Property Rights Foundation of America®




ISBN 0-16-056355-0

Carol LaGrasse, it is so good to see you again, and welcome. Please proceed.


Ms. LAGRASSE. Thank you, Mrs. Chenoweth. Thank you for the honor of testifying today.

My name is Carol LaGrasse. I'm the president of the Property Rights Foundation of America in Stony Creek, New York. That organization is a grassroots, nationwide organization dedicated to preserving, in all its fullness, the fundamental human right to own private property, as guaranteed in the U.S. Constitution.

I'm a retired Stony Creek elected councilman and also a retired civil and environmental engineer. For the past 4 years, I have been studying the National, or American, Heritage Areas (or Corridors) and exposing the grandiose scope of this program and its implications for private property rights and local representative government. Now the President has pronounced the American Heritage Rivers program.

Around the countryside where I live in upstate New York or down in New York City or on Long Island, where I originally hail from, no one has told me that they're looking for an American Rivers Heritage Program or for any element of the program, as defined in any of the written documents. And on the other side of the coin, many people have called the Property Rights Foundation of America from the States of Washington and California, to the midwestern States of Indiana and Minnesota, to the eastern States of Maine and Virginia, and many more, for help to block the program.

The American Heritage Rivers program is of great national concern. Because of the widespread fear, I've been invited to speak numerous times about the American Heritage Rivers program on Radio and TV talk shows, and have in fact received more requests to speak about this topic than any other topic during the year.

After 3 years of successful grassroots private property rights opposition to the National, or American, Heritage Areas program in Congress, the Clinton Administration has pronounced this, a very similar, but more ambitious, in my estimation, program unilaterally through the rulemaking or Executive Order process. Of course, everybody knew that, no matter how much the wording was watered down in the American Heritage Areas program, it was designed to bring the National Park Service into local zoning and to transfer land ownership to government. This is the mentality and future people are afraid of, and I am not ashamed to use the word "fear."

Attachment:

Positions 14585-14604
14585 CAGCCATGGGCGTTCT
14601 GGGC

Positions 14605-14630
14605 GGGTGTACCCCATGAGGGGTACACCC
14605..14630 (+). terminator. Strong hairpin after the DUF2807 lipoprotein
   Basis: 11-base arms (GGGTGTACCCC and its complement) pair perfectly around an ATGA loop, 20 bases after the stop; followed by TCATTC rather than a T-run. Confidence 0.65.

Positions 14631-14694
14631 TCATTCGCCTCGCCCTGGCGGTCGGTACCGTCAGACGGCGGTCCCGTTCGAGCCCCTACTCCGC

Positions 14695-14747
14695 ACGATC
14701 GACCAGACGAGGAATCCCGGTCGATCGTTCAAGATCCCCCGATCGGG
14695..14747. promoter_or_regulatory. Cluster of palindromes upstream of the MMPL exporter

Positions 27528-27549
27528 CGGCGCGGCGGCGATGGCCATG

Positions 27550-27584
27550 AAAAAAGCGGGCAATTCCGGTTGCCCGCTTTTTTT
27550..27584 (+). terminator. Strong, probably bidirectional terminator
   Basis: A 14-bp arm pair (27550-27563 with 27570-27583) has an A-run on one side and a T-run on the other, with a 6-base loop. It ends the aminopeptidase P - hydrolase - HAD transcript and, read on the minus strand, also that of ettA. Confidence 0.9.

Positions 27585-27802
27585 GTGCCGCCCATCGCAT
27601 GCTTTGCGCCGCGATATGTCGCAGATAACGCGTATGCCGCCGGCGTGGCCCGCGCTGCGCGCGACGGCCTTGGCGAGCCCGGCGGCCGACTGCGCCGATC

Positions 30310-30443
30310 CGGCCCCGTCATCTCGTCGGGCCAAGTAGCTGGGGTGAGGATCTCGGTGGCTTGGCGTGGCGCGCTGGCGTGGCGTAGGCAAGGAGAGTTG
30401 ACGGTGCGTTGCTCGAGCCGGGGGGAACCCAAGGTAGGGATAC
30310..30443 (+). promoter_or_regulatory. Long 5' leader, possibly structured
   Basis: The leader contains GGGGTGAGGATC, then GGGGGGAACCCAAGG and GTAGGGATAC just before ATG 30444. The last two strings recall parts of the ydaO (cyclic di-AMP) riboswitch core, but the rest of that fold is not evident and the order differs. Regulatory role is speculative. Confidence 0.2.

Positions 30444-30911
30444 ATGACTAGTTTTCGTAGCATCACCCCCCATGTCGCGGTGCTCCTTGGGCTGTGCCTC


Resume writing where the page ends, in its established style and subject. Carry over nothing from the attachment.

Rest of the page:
Now I have to add some remarks about New York and get to the home territory because there were some statements which I think were misleading today. In New York's Hudson Valley, contrary to the impression left by Mr. Babbitt, Mr. Hinchey, and Mr. Miller at the July 15th congressional hearing, there is widespread opposition still remaining to the National Heritage Areas Program. People still don't like it in connection with the Hudson River Valley designation, however successfully it's been completed. And I've attached to the testimony two items that demonstrate the continuing opposition.

The first is a statement by one of the active local citizens' groups, the Coxsackie Awareness Group, which was printed in the New York Property Rights Clearinghouse published by this organization, and explains that the local people oppose the program as another potential infringement on their private property rights.

Now this group which authored the letter that we published had gotten started because it successfully defeated a local town zoning program that came down over a period of 25 years from the passage by Congress of the Federal Coastal Zone Management Act.

The second item I'm enclosing is a recent letter to the editor by a Hyde Park resident in opposition to me personally and the Property Rights Foundation. The writer mentions a meeting that was a forum by the Columbia County Planning Department, where I was one of six speakers. The other five were government speakers in support of the Hudson Valley National Heritage Area being completed. You may recall that the Solomon portion was left out, and it was later added.

There was $10 million in pork barrel that was concerning these speakers, as well as the environmentalists who were included in the six. The writer of this letter states that his group needs Federal funding because of the problem, as he calls it, to him, and now I quote, "The majority of the standing-room only audience appeared to be supportive of her" [meaning Carol LaGrasse's] views."